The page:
Friday, April 12, 2013

I Am Proud to Be Born in Brookly, New York

I Am Proud to Be Born in Brooklyn, New York
April 12, 2013
Rabbi Gary S. Creditor
I was born in Brooklyn, New York in the last years of a waning era that I didn't realize at the time. We moved from Brooklyn to New Jersey just before I turned eight years old. While we returned often to visit my grandmother, my mother's mother and my aunt and uncle who were living in Brooklyn, it would be decades before I returned to visit Nostrand Avenue and Park Place. I have vivid memories of the streets and the stores and two good friends. I only remember their first names. Paula was white. Bobby was African American. He lived in a brownstone and I played with his electric trains. I remember passing Ebbetts Field, standing lonely and unused as the Dodgers had moved to Los Angeles. As my father was not a sports buff, despite living the sports mecca of the world, I never saw a game played at Ebbetts Field.  But I always proudly salute the place of my birth and I have returned to visit places special to me. Our children were brought to see them while we still lived in New York. I didn't realize how deeply founded was my allegiance to the Brooklyn Dodgers only years afterwards.
My father's employment brought us to move to a small town north of Newark, New Jersey, and from third grade until ninth grade I lived in a world that was lily white. In those days you attended the school in your area. As no African Americans lived in my neighborhood, all the students in my elementary school, from kindergarten through eighth grade were white. As there were no African Americans in our area I did not see them in the stores where we shopped. As there were no African American Jews, I did not see them in synagogue, nor in any synagogue I attended neither for USY programs nor in the summer programs of Ramah or USY. The African American community lived in one specific area of our town, I don't know how that came to be but I can imagine, for it was near the train tracks and industrial area. But we had only one high school. For the first time I had classmates who were black. Nothing special happened in school. We were all worried about doing our homework, passing our tests and getting good grades. We wanted our football team to defeat the neighboring towns, something they rarely did. I was focused on studying Judaism. There seemed to be so much to learn and I loved it. While I read the paper every day I did not pay that close attention to everything else going on in the world.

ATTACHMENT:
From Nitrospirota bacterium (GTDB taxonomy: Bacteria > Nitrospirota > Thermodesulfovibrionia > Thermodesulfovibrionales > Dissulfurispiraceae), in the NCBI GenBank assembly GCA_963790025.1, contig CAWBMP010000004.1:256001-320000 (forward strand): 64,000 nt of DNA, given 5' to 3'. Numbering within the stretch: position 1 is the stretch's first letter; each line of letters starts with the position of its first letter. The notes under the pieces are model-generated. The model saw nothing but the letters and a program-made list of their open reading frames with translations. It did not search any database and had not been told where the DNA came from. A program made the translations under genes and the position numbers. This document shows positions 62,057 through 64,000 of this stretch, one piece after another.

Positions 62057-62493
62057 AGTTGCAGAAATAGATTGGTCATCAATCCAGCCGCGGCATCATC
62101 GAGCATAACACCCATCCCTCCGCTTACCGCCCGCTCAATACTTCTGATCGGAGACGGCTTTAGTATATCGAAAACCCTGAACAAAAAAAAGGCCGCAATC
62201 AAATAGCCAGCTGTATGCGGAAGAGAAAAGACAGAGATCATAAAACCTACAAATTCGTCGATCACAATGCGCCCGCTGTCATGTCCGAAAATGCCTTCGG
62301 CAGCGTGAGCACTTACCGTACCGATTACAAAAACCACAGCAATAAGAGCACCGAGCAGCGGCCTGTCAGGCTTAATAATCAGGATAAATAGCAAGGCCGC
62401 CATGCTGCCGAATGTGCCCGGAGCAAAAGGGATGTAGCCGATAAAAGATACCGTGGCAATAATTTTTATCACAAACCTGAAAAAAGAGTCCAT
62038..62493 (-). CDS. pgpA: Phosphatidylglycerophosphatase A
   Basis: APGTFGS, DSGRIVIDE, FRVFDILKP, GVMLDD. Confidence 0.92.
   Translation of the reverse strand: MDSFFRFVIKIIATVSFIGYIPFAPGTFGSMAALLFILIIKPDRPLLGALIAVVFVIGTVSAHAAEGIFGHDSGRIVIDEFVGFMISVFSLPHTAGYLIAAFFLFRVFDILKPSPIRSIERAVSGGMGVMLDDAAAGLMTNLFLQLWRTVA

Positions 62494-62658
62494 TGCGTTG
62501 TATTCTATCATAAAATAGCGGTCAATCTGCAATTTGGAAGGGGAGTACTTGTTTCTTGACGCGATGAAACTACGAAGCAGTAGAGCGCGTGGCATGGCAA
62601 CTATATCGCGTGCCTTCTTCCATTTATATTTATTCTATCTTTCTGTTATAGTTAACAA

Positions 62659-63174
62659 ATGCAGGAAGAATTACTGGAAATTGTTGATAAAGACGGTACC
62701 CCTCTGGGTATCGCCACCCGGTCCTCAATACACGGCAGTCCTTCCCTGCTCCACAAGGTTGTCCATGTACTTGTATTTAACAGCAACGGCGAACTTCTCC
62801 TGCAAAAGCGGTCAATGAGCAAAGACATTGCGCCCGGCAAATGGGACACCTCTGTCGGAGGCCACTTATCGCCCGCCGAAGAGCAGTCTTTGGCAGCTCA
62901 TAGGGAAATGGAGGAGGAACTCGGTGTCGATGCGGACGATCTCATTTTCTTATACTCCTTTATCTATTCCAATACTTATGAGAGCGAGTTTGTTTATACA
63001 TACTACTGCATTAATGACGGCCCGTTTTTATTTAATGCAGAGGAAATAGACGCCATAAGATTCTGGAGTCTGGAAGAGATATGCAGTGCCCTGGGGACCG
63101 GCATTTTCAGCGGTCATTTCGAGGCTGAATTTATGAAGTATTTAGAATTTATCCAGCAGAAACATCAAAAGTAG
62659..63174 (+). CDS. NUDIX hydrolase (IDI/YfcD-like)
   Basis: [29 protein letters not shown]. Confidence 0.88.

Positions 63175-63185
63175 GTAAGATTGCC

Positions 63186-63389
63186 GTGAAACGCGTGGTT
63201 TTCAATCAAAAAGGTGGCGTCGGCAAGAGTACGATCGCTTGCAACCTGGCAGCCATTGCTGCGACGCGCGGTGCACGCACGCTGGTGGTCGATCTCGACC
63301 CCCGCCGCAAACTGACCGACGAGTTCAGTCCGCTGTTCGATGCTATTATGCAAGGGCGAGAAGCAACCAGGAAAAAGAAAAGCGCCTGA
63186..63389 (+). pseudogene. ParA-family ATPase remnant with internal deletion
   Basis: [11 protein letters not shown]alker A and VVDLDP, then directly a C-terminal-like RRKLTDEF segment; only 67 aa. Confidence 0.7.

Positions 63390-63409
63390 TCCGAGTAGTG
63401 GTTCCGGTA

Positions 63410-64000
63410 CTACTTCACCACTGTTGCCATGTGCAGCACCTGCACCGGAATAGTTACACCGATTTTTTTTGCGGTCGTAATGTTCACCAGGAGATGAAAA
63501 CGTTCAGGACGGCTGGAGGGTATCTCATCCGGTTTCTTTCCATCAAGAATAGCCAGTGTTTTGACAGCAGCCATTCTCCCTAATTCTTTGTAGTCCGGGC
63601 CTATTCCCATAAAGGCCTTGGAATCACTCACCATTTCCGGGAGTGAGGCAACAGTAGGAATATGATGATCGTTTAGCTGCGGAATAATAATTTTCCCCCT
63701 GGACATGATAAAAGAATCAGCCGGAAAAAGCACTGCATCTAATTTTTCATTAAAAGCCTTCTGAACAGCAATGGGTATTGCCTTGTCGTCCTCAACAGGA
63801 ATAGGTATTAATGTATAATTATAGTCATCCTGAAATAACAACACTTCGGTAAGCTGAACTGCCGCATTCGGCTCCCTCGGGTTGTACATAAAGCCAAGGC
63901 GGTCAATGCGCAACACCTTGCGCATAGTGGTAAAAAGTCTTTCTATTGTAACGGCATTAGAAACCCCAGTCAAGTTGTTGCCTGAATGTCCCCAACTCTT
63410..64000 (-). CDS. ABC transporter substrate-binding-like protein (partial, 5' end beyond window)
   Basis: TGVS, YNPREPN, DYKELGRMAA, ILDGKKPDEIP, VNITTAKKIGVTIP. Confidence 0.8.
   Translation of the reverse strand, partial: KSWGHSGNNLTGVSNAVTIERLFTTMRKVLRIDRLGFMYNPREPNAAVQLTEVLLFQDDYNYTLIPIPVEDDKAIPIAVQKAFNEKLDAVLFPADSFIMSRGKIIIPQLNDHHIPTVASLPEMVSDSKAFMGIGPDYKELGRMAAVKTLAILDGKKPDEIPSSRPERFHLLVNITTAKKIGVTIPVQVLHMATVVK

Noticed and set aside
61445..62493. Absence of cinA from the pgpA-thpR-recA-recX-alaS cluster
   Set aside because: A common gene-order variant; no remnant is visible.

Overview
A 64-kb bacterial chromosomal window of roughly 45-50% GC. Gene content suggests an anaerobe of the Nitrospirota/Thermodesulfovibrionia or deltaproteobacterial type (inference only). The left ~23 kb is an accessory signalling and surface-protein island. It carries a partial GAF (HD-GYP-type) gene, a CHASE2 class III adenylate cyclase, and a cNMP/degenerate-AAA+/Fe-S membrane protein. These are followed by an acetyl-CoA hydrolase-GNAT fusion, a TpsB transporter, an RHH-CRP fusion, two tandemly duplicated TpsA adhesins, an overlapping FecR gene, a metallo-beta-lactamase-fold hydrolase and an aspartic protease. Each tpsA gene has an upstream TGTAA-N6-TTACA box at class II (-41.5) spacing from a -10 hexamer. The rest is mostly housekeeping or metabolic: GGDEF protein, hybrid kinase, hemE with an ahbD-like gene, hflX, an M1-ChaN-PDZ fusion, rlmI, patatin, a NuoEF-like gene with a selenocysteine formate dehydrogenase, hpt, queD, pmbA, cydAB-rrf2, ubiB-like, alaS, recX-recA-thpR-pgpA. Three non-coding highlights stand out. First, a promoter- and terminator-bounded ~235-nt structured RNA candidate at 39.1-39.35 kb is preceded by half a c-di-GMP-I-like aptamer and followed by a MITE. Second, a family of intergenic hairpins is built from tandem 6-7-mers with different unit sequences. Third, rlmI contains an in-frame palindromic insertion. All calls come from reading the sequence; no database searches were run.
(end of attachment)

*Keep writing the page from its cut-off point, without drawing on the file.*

Even though I was an avid baseball card collector and lament the disappearance of a collection that could have funded my retirement several times over, I had complete sets for at least five years beginning in 1958, I was totally unaware of the cataclysmic event that took place the year before I was born in Brooklyn, New York.
By the time I was aware of baseball, there was a Willie Mays, Don Newcombe, soon a Roberto Clement and so many others that were African American and Latino. While teams were still predominantly white, there were stars and average players from other races. My baseball attachment was through cards, newspaper and television. It required the documentaries from much more recent years to expose and make an indelible impression upon me how difficult it was to be Jackie Robinson and what he had to endure, physically, verbally, spiritually, and psychologically. I never had a clue what it meant for a black student to sit next to me in school. I was worried about being a Jew sitting next to a Christian.